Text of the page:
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Responding to Roderick Edwards' About Preterism
by Don K. Preston, D. Div.

This article appeared in the 2022 Summer issue of Fulfilled! Magazine

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Former preterist Roderick Edwards has written two books attempting to refute the truth of Covenant Eschatology. This article will address what Edwards claims is the foundational issue that is being all but overlooked by all anti-preterists except him. (Interestingly, it “seems” at times that every former preterist thinks that they have found the “silver bullet” that others have missed with which to refute preterism. This makes, in a bit of irony, his own “private interpretation” to be the key to refuting preterism!) A few preliminary thoughts from Edwards’ book.

Edwards’ Bold Claim

Edwards claims, “Preterism by nature is a private interpreter’s paradise.” Of course, he is appealing to Peter’s statement:

. . . knowing this first, that no prophecy of Scripture is of any private interpretation, for prophecy never came by the will of man, but holy men of God spoke as they were moved by the Holy Spirit (2 Peter 1:20).

Edwards’ take on this passage is actually a distortion of what it says. He claims that no individual has the right to interpret the Bible for himself. This is where Edwards’ own presuppositions come into full view. Edwards believes in the authority of “Church history,” the creeds of the church and even the patristic writers. His claim is specious.

What is more than revealing is that Edwards cautions his readers to not hastily engage in biblical discussions with preterists because, as a rule, preterists have “often spent large amounts of time honing their arguments” (p 50). He warns, however, that because preterists have engaged in in-depth study for long hours, this does not prove that preterism is true. That is true. I know people who have spent hours reading the Bible but whose entire theology is misguided—like that of Edwards.

On pages 54f, Edwards gives lip service to Scripture, “the perspicuity of Scripture will win the day every time.” So, the Scriptures are (ostensibly) the ultimate authority and will win the day, but students should be cautious about engaging preterists on what the Bible says about eschatology! Instead, Edwards says that the only proper way to address preterism is “primarily one that asks preterism to explain how God could have failed to properly teach His people His eschatological plan.” Edwards says the proper way to defeat preterism is to not engage in discussions about what the Bible says about eschatology (catch the power of that!)—but to discuss God’s sovereignty! (Makes one wonder where Edwards would appeal to for an understanding of God’s sovereignty, does it not? Does he suggest a philosophical discussion of this issue, or a “biblical” discussion? And would not that discussion of the sovereignty of God not be a discussion of the private interpretations of the respective sides)?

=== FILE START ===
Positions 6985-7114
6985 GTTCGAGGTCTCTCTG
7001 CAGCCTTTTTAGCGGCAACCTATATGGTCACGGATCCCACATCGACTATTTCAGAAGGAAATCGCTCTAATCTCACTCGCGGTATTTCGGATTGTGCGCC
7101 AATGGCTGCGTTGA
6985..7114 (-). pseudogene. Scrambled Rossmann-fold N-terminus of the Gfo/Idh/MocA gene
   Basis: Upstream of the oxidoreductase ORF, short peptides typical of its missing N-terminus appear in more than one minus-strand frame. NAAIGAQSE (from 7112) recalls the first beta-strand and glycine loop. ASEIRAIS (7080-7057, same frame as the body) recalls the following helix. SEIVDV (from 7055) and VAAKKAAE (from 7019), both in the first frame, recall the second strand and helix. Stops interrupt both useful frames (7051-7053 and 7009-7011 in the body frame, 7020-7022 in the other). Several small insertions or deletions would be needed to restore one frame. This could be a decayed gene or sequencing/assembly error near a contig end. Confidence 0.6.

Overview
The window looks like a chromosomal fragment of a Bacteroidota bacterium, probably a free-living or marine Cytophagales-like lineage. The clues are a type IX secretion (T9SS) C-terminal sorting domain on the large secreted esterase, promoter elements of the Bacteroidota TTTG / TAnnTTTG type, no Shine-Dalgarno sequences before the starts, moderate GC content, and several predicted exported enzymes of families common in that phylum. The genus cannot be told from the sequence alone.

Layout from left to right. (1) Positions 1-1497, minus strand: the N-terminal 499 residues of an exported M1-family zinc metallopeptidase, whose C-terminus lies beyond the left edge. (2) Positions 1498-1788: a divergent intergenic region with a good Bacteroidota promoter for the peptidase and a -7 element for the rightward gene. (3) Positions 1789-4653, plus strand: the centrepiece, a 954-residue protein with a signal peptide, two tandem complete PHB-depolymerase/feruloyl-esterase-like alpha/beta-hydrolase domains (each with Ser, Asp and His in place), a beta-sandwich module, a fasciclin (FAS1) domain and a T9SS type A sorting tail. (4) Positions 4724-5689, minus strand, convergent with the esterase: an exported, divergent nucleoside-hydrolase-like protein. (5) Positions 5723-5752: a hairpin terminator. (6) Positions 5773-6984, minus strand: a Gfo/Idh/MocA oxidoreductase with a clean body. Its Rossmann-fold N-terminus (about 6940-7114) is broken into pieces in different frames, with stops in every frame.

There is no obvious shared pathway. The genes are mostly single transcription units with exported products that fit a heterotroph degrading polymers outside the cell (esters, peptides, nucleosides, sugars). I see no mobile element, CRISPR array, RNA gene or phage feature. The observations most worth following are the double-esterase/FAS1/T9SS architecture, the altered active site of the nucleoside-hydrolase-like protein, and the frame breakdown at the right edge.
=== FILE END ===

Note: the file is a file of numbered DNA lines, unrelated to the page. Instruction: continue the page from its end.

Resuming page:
Is Edwards’ appeal to 2 Peter valid? Notice what the text does not say. It does not say that individuals have no right to study the Scripture for themselves and determine the truth. Paul’s own teaching would refute that, when he spoke: “how that by revelation He made known to me the mystery (as I have briefly written already, by which, when you read, you may understand my knowledge in the mystery of Christ)” (Ephesians 3:3f NKJV). This text perfectly reflects 2 Peter 1:20—Revelation (prophecies and doctrine) did not originate in the minds of men. Revelations were given by the Holy Spirit to men who wrote them down, confirming that Word with miracles. Those written records were distributed to the churches and, when read, were to be understood—read that “interpreted”—by the readers / listeners. But in Edwards’ paradigm, the individual members had / have no right or authority to read, or to hear and understand. They must be told by someone else what it means. This smacks strongly of Catholicism, in which members have historically been told that they have no need—or responsibility—to study the Bible. The church will tell them what it says and means. I have had Catholics tell me this very thing! Of course, Edwards would have you to believe him when he seeks to inform his readers about the errors of preterism.

The point is that 2 Peter 1 does not disparage or condemn private (individual) study of the scripture. Notice Acts 17:11: “The Bereans were more noble than those in Thessalonica in that they studied the scriptures daily, to see if the things that he [Paul, DKP] said were true.” All they had were the Scriptures—the Tanakh—and the individual Thessalonians studied the Old Testament to determine whether this man who claimed to be inspired was telling the truth! This utterly falsifies Edwards’ claims, and his disparagement of “private interpretation.” The Bereans did not have any Church council, creed, or Church history to tell them if Paul was right! They did not have any “rabbinic counsels” to guide them. They could not be guided by ANYTHING except Scripture, and when they used the Scripture, and Scripture alone (no history, no creed, no council) they came to the truth. Yet, Edwards cautions his readers against following the example of the Bereans!